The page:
RHINELANDER - The first day of school usually means a long day of new schedules and different expectations. But teachers at Rhinelander High School mixed it up this year.
Dozens of high schoolers running around a field doesn't look like a typical first day of school. That's exactly the point.
"We decided it would be a great way to ease the kids into the school year," said Allie Johnson, an English teacher. "[We can] get our expectations out, walk them through procedural changes that have happened, go over the rules, and also give them some time to bond."
Time to bond doesn't just mean catching up on what happened over the summer. Students did team-building exercises with their classmates. "We were working together to get across the line," said junior Morgan Blaser. "We all have to move at the same time, act at the same time, and react at the same time, and by doing this, that might help us build stronger relationships in the classroom, and help us learn how each other works."
Teachers hope the day will set the tone for the year. They're rolling out a second year of PBIS, or Positive Behavior Intervention Systems.
"The focus is on teaching good behavior and expectations," Johnson said. "So walking kids through these areas in school, teaching them the behaviors, hopefully will reinforce them, and then everyone gets the same message, the same expectation is out for everybody. So to start the school year this way will definitely have an effect in the hallways and in the classrooms."
Blaser says the school felt more like a family because of PBIS - and it helped the whole school behave a little better.
"Our focus last year was tardies, and tardies went down immensely. I think the number was 15 percent over the course of the year, and so it has had a great effect," Johnson said. "It's also affected the school climate. I think kids are much more positive. Kids are more respectful and responsible because those are our key values in PBIS."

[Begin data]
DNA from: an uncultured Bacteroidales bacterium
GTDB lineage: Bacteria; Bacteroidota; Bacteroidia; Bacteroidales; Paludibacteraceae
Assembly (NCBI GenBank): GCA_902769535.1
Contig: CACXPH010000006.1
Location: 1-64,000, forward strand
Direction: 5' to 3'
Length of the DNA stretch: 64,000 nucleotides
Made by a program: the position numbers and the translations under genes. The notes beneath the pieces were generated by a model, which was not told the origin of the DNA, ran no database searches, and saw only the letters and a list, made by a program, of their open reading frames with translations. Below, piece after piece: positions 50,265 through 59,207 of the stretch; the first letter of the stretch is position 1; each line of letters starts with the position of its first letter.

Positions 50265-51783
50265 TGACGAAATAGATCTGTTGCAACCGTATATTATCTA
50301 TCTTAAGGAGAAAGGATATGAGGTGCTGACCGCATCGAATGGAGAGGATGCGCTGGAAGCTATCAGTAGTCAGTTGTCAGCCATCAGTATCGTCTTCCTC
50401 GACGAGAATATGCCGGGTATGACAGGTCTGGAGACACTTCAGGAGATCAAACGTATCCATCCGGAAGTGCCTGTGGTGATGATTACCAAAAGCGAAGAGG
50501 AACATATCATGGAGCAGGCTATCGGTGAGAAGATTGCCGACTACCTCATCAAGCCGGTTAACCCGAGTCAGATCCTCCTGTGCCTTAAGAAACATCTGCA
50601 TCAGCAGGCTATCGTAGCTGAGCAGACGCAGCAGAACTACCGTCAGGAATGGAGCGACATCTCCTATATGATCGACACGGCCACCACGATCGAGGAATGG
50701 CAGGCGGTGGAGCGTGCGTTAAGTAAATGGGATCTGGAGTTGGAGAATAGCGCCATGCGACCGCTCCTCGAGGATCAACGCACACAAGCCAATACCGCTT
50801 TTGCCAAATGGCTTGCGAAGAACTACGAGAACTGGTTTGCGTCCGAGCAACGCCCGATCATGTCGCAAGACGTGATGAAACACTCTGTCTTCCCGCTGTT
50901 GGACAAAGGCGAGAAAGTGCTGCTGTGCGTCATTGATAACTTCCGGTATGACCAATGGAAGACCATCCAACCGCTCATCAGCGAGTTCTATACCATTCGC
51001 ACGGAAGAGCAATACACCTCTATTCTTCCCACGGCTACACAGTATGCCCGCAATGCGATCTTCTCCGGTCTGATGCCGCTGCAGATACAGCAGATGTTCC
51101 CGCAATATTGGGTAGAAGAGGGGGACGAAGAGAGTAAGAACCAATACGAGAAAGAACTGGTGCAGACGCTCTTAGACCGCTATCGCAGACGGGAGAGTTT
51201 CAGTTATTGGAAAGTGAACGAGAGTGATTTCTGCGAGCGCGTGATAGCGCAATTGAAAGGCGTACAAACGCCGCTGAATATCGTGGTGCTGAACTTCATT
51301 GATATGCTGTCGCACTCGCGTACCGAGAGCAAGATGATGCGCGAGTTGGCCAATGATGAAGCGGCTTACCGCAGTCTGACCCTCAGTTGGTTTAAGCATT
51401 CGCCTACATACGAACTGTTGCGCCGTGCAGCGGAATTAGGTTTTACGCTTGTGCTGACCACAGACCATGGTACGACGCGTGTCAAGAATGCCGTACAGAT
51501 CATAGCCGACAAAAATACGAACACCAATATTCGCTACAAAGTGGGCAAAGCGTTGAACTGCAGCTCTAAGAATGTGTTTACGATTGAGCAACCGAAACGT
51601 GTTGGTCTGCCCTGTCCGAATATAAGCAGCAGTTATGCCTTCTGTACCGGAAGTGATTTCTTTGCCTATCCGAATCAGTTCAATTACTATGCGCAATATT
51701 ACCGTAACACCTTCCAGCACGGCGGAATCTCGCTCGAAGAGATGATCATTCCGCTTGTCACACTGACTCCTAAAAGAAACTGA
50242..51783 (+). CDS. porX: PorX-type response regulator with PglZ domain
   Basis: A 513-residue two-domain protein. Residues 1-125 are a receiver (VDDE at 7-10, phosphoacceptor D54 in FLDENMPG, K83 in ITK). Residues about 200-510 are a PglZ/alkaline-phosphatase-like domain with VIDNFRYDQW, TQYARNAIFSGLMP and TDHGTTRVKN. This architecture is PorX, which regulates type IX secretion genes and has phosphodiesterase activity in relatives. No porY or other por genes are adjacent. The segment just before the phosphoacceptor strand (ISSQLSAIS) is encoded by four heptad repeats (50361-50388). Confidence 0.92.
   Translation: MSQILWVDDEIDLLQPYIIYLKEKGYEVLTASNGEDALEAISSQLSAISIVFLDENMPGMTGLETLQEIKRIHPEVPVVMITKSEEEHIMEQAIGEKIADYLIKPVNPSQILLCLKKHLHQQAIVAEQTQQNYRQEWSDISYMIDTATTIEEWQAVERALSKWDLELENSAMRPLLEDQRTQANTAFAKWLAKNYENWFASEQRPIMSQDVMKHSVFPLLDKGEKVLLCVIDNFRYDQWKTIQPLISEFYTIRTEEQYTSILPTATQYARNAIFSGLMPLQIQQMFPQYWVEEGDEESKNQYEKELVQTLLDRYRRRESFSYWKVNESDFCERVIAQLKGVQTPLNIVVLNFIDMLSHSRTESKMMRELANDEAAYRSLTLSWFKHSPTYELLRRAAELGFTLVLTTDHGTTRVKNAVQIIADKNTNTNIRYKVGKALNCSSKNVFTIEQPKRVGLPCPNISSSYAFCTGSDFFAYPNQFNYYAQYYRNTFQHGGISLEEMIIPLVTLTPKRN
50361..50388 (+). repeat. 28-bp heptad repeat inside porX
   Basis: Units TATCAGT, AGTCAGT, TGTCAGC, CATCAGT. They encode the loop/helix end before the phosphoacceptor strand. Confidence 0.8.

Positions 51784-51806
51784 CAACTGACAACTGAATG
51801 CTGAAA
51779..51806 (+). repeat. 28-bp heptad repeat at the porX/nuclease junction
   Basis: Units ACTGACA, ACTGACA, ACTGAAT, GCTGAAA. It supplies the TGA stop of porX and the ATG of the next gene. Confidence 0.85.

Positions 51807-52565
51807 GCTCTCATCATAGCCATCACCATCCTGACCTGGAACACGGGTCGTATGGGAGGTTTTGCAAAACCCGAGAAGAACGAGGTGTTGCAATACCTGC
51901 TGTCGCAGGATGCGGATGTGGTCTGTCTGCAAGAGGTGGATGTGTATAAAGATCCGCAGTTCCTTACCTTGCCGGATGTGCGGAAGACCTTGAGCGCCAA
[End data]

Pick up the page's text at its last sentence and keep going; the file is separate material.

MADISON - The Legislature's finance committee has adopted Republican Gov. Scott Walker's plan to eliminate 80 positions within the state Department of Natural Resources, including more than half of the researchers in the agency's science bureau.
WHITE LAKE - Students in White Lake spent the day outside of the classroom learning about invasive species today. It was the 16th annual Spring Lake Day at White Lake. It's part of the year-round Adopt-A-Lake program that teaches students about waterway and environmental preservation.
"Being on White Lake and being in the Northwoods, aquatic invasive species education is extremely important," said Aquatic Invasive Species Coordinator John Preuss. "And a good way to reach out to people is through our students and through our youth."
Elementary students from White Lake School learned about the different aquatic invasive species such as purple loosestrife, and Eurasian watermilfoil. They also learned how to prevent them from spreading.
"Those plants spread by fragmentation and boat traffic," said Preuss. "And just educating people so they know the right steps to take and the laws to prevent this plant from moving around. We have 15,000 lakes in Wisconsin; just a small percentage have an invasive species."
Students also learned about the spread of a tree killing bug called emerald ash bore.
MERRILL - A Merrill public safety center can now use a new patrol car for training. The Merrill Police Department donated one of their retired police cars to the Northcentral Technical College's Public Safety Center of Excellence. The donation marks the end of Crown Victoria police cars for the city.
"We've just retired our last Ford Crown Victoria," said Merrill Police Chief Ken Neff. "A couple of years ago, Ford stopped manufacturing the Crown Victoria as a fleet vehicle. For years we've had Crown Vics, but now we've gone to the Ford Taurus and the Ford Explorer."
VILAS COUNTY - A warming climate could have significant impacts on Northwoods streams. Warming streams, in turn, could put pressure on trout populations in those waterways.
"If we think about streams, it is changing, and that's going to potentially change what can live here and the habitats that are available," said Dr. Noah Lottig, an assistant scientist at the UW-Madison Trout Lake Research Station in Boulder Junction. "We've seen that across a whole range of things and a wide variety of studies."
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